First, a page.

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Generating a map using perl

by Baz (Friar)
on Apr 30, 2002 at 10:33 UTC ( #163021=perlquestion: print w/ replies, xml ) Need Help??
Baz has asked for the wisdom of the Perl Monks concerning the following question:

Hi, I want to produce a map of a particular state, with each of the counties shaded with a color representing a certain statistic, such as rain fall and climate. Thing is I cant find a perl module relating to this. I guess the best way perl would achieve this is to produce a gif of the map and spit it to the client each time a request is made for a different stat. But maybe Javascipt could do this more effienctly by spitting the data to the client and then produce the map at the client side. ANyway perhaps if someone has experience at doing this they could advise me, Thanks.

Comment on Generating a map using perl
Re: Generating a map using perl
by OeufMayo (Curate) on Apr 30, 2002 at 11:54 UTC

    I did a similar application a while ago and gave a Lightning Talk about it at YAPC::Eu 2001. I mainly used Image::Magick an GD to produce the maps, along with DBI to fetch the datas. You can find the presentation here.

    (the - rather badly written - code is available at the end of the presentation)

    -- 
    briac
Re: Generating a map using perl
by particle (Vicar) on Apr 30, 2002 at 12:22 UTC
    i suggest you contact hackmare in reference to svg. cool stuff.

    ~Particle *accelerates*

Re: Generating a map using perl
by delegatrix (Scribe) on Apr 30, 2002 at 13:07 UTC
    See MapStats. We use GD to generate these maps. As there are only 350 or so maps, they are not produced on the fly for each request.

      Where'd you get the source images (and whatever related positioning data)? I've been wanting to get somthing similar working for network monitoring (we've got several machines all over the country and it'd be a handy indicator to colour a state red or yellow to indicate problems).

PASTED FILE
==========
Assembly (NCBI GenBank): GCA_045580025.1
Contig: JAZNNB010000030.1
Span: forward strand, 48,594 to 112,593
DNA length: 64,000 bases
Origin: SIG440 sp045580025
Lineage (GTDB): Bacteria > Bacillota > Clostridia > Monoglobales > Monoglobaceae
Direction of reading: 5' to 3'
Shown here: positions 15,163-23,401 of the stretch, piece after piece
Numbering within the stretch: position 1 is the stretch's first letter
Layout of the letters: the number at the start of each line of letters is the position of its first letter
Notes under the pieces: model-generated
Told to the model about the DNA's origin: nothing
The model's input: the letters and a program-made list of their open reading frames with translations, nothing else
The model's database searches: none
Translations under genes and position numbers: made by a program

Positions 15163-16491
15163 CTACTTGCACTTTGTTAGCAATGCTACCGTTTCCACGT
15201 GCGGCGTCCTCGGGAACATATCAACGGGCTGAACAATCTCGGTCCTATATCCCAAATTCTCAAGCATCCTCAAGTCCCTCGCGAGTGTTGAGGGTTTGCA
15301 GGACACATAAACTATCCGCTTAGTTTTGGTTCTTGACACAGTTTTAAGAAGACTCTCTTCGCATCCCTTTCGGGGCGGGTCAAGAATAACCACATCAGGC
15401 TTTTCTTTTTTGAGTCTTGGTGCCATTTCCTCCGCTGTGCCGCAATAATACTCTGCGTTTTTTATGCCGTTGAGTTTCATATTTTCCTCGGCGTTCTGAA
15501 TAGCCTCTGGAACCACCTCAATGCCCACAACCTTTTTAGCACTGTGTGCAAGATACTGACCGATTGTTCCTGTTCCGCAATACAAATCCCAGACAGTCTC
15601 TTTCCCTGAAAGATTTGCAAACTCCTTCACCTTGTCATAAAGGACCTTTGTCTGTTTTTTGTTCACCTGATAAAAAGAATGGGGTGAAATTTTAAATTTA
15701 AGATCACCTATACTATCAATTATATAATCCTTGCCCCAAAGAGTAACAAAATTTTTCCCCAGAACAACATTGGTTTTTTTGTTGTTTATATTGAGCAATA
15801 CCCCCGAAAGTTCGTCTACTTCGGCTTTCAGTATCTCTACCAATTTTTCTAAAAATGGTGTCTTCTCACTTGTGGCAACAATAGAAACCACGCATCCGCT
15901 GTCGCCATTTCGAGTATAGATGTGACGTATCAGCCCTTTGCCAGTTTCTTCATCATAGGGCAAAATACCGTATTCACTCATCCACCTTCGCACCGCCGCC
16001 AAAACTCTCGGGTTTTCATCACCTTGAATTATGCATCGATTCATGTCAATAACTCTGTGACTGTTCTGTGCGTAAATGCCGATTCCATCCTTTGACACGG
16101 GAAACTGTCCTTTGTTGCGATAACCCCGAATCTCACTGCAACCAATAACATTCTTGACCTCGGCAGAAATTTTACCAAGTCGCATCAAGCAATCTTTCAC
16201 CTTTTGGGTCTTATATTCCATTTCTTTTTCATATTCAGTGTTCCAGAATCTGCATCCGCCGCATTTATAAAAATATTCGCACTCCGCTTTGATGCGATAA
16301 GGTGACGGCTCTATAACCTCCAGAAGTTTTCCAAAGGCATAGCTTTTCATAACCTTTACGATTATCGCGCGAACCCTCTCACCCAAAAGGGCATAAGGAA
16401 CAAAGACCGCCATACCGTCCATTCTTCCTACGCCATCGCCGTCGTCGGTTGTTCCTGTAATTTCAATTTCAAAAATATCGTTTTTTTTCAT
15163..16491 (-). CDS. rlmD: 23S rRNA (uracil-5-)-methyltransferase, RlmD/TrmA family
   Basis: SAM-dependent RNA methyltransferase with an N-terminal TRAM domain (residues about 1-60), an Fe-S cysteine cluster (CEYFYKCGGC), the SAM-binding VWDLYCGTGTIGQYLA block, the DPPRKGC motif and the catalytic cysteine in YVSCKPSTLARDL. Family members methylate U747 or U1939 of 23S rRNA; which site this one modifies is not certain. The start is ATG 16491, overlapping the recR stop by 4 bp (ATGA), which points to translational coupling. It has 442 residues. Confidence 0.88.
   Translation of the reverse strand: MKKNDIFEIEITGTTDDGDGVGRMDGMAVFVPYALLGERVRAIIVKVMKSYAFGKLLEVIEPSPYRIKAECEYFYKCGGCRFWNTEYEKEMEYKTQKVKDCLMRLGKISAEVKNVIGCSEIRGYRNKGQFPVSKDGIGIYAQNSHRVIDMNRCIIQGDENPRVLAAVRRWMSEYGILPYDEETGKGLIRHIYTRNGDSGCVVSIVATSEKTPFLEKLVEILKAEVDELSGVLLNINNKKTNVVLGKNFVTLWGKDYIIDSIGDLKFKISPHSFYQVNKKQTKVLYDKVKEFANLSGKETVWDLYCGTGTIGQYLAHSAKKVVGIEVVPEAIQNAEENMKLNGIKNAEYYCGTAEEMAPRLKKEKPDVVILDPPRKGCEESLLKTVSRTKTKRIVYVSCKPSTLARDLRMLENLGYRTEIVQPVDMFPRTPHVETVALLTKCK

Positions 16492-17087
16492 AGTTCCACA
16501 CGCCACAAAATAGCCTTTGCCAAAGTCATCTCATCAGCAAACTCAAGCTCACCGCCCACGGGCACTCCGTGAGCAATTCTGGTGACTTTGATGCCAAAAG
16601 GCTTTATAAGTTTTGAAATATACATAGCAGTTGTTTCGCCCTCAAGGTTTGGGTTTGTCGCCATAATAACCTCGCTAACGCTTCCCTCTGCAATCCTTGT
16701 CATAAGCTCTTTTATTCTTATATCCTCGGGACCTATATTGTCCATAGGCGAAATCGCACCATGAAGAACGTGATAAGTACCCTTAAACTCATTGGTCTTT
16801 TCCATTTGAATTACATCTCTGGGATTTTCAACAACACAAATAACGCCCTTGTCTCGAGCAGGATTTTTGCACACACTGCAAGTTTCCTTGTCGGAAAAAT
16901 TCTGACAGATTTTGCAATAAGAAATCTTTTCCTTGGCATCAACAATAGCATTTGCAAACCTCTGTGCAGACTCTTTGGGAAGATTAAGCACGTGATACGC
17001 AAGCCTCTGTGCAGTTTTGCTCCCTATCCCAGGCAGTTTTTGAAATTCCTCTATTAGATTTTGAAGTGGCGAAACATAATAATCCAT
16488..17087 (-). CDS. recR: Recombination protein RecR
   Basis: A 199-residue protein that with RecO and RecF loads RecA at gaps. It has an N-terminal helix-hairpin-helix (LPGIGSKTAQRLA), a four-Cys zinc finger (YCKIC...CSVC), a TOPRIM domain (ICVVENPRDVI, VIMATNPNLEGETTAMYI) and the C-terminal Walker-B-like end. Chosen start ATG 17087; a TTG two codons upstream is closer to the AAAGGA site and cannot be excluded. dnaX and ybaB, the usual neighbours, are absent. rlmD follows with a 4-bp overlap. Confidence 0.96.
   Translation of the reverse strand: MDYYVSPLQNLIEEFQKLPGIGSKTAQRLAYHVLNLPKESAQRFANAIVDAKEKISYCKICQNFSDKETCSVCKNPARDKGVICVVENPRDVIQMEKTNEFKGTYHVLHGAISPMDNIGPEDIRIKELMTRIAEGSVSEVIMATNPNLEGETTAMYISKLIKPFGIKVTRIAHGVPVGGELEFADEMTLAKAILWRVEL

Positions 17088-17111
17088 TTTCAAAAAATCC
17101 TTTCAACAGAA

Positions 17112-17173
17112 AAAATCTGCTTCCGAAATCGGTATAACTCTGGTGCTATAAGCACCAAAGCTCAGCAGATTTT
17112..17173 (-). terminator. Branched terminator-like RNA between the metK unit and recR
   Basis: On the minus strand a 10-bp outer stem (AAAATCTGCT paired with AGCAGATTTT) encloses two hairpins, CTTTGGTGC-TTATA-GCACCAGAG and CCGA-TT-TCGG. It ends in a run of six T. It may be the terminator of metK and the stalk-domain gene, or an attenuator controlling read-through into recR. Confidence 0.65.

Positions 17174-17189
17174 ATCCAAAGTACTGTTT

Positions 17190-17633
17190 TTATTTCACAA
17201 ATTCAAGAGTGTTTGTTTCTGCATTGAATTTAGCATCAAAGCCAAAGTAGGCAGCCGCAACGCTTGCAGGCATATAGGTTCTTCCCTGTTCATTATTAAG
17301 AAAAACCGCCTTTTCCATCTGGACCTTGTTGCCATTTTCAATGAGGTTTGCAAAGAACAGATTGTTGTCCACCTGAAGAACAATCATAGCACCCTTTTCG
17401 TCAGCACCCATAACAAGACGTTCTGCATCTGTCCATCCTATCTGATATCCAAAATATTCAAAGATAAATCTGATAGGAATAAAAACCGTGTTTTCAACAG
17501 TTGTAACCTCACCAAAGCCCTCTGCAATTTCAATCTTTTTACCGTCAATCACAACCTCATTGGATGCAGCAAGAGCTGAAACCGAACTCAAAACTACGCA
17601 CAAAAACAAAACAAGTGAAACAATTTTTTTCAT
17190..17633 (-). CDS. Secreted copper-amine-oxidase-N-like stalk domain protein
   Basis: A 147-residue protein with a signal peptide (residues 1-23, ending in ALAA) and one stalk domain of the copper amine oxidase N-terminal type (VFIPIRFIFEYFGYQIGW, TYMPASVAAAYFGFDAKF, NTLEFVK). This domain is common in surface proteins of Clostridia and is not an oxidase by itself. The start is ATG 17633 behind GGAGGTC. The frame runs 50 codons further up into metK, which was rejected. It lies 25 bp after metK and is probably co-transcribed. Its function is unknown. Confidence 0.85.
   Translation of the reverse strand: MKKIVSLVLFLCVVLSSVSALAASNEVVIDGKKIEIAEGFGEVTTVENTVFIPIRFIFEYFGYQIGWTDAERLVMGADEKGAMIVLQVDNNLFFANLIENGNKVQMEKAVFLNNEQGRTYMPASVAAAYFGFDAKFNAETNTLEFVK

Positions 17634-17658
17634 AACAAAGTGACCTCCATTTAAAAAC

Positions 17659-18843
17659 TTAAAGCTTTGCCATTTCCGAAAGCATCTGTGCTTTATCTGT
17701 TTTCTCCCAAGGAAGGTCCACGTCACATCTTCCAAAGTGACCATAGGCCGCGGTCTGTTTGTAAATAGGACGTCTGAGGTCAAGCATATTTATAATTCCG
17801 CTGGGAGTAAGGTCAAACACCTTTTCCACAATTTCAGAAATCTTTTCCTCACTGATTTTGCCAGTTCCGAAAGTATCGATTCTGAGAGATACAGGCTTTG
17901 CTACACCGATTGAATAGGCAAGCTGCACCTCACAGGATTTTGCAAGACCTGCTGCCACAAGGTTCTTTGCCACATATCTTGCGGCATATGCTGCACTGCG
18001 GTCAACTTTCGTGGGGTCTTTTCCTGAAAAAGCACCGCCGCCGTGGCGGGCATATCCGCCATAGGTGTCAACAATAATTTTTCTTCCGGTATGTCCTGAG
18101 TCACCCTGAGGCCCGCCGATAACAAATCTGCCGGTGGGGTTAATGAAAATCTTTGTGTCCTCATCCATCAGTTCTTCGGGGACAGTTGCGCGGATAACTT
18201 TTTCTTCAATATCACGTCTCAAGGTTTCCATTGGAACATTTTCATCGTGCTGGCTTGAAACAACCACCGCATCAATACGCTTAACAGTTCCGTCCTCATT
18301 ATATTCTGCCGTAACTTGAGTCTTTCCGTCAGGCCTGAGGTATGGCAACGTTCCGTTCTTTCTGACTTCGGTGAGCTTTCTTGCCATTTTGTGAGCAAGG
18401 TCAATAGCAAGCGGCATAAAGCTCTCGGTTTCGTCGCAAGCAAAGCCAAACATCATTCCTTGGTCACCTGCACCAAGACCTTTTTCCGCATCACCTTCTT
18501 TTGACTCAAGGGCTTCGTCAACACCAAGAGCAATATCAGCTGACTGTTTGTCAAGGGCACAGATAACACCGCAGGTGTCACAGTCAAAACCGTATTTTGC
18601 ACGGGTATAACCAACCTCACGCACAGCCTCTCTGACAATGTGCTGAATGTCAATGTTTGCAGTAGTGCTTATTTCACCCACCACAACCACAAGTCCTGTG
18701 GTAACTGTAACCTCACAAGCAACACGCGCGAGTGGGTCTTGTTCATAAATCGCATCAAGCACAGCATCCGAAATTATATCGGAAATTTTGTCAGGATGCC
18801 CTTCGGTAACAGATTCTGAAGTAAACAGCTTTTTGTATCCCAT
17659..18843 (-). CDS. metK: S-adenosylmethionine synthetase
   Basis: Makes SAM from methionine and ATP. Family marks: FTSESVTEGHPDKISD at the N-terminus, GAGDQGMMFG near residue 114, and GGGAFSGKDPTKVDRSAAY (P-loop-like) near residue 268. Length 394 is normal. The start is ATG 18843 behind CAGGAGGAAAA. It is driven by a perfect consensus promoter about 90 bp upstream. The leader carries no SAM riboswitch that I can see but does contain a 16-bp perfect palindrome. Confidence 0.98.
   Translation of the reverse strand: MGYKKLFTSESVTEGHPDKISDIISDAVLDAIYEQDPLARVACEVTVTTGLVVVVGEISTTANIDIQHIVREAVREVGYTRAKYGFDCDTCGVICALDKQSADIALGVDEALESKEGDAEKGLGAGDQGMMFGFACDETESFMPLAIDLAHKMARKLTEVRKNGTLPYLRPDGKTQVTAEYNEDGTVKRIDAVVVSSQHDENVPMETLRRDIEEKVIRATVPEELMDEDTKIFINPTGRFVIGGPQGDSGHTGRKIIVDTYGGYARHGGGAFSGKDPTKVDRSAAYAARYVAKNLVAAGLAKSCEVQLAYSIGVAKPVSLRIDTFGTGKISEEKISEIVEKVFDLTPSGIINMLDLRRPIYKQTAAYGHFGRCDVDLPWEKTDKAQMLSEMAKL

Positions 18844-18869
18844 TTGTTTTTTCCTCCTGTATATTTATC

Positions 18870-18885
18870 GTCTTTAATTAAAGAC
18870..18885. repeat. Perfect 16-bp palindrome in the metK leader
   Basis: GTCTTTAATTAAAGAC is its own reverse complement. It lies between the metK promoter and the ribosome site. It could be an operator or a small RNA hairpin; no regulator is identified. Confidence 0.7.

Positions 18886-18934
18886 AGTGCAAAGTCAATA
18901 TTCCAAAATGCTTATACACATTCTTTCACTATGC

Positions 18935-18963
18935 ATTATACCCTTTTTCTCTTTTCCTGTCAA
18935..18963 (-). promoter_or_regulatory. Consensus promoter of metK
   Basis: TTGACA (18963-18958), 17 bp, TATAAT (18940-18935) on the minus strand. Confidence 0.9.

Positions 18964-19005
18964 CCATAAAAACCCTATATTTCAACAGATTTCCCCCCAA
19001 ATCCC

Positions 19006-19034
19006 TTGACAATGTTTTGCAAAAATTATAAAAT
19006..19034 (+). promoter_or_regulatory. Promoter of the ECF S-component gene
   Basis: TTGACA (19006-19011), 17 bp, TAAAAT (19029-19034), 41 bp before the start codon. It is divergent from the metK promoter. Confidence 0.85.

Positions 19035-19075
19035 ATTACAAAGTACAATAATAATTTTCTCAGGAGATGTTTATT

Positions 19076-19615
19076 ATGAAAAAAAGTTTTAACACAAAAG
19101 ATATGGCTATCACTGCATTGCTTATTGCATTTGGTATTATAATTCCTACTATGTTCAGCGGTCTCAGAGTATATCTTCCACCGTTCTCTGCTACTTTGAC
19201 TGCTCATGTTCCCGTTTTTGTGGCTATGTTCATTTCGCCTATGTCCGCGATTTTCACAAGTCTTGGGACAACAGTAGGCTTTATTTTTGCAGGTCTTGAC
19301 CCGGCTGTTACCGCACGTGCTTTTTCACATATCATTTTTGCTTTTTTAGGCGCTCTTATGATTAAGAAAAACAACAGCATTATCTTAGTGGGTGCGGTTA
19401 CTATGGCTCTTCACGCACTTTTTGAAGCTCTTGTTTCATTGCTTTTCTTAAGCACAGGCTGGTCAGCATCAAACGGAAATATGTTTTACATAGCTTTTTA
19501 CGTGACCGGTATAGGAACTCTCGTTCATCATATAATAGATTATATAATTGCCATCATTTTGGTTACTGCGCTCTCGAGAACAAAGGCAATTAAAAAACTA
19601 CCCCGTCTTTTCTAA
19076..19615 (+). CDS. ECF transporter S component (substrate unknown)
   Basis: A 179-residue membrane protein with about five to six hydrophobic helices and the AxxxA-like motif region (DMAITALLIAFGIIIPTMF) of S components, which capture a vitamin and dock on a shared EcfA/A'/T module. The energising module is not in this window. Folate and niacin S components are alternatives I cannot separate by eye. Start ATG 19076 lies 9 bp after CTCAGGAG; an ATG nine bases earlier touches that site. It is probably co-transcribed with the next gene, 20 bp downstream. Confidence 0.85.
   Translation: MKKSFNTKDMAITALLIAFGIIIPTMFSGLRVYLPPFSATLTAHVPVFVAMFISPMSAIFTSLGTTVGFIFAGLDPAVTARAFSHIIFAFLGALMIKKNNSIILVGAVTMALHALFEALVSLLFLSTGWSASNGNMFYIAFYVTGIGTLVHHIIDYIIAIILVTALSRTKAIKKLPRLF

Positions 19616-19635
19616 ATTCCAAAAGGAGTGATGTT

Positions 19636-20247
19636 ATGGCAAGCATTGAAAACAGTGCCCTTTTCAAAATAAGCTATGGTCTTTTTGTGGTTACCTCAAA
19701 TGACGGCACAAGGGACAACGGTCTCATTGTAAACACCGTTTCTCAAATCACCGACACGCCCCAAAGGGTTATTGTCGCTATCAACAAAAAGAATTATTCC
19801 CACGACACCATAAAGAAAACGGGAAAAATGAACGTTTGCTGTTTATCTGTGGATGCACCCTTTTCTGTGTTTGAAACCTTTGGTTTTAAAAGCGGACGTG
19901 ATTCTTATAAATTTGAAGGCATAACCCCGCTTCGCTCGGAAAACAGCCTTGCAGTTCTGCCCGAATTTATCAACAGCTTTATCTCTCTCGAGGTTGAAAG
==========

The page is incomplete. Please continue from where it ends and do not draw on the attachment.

You might want to look at Big Brother, which has a mapping facility built in to its monitoring software.
        The source images were created in house, from TIGER, btw.
Re: Generating a map using perl
by mattr (Curate) on Apr 30, 2002 at 13:37 UTC
    another way to do it might be to use the gimp and perl-fu. Your program can call gimp commands programmatically and ought to be able to fill a region if you can give it a point inside each county. Though SVG or some postscript or pdf thing might look prettier.

    Just a wild guess but you might be able to even make a PDF template of the map and then replace colors at appropriate places in the program, if you are feeling adventurous.

Re: Generating a map using perl
by vroom (Pope) on Apr 30, 2002 at 14:06 UTC
    I'm guessing this isn't an approach you're likely to take unless it is for a major project, however I'll throw my 2 cents in.

    esri offers a product called IMS which is an internet map server. The communication between the client and server can occur through a servlet connector in which XML requests are passed back and forth, or an Active X connector. The product ships with an HTML client which is basically a whole lot of Javascript which builds and parses the XML requests and responses. The requests are then sent via javascript by submitting a form in a hidden frame. If the request is to generate an image the response contains the URL of the generated map. The client then replaces the map with the new map. This allows for dynamic things like zooming and panning to occur. For instance you select a bounding box within the client. It calculates the bounding box and sends the request to the map service which then generates the image. I've done a lot of things using LWP, HTML::Template for XML templating, and XML::Parser to read the resulting response.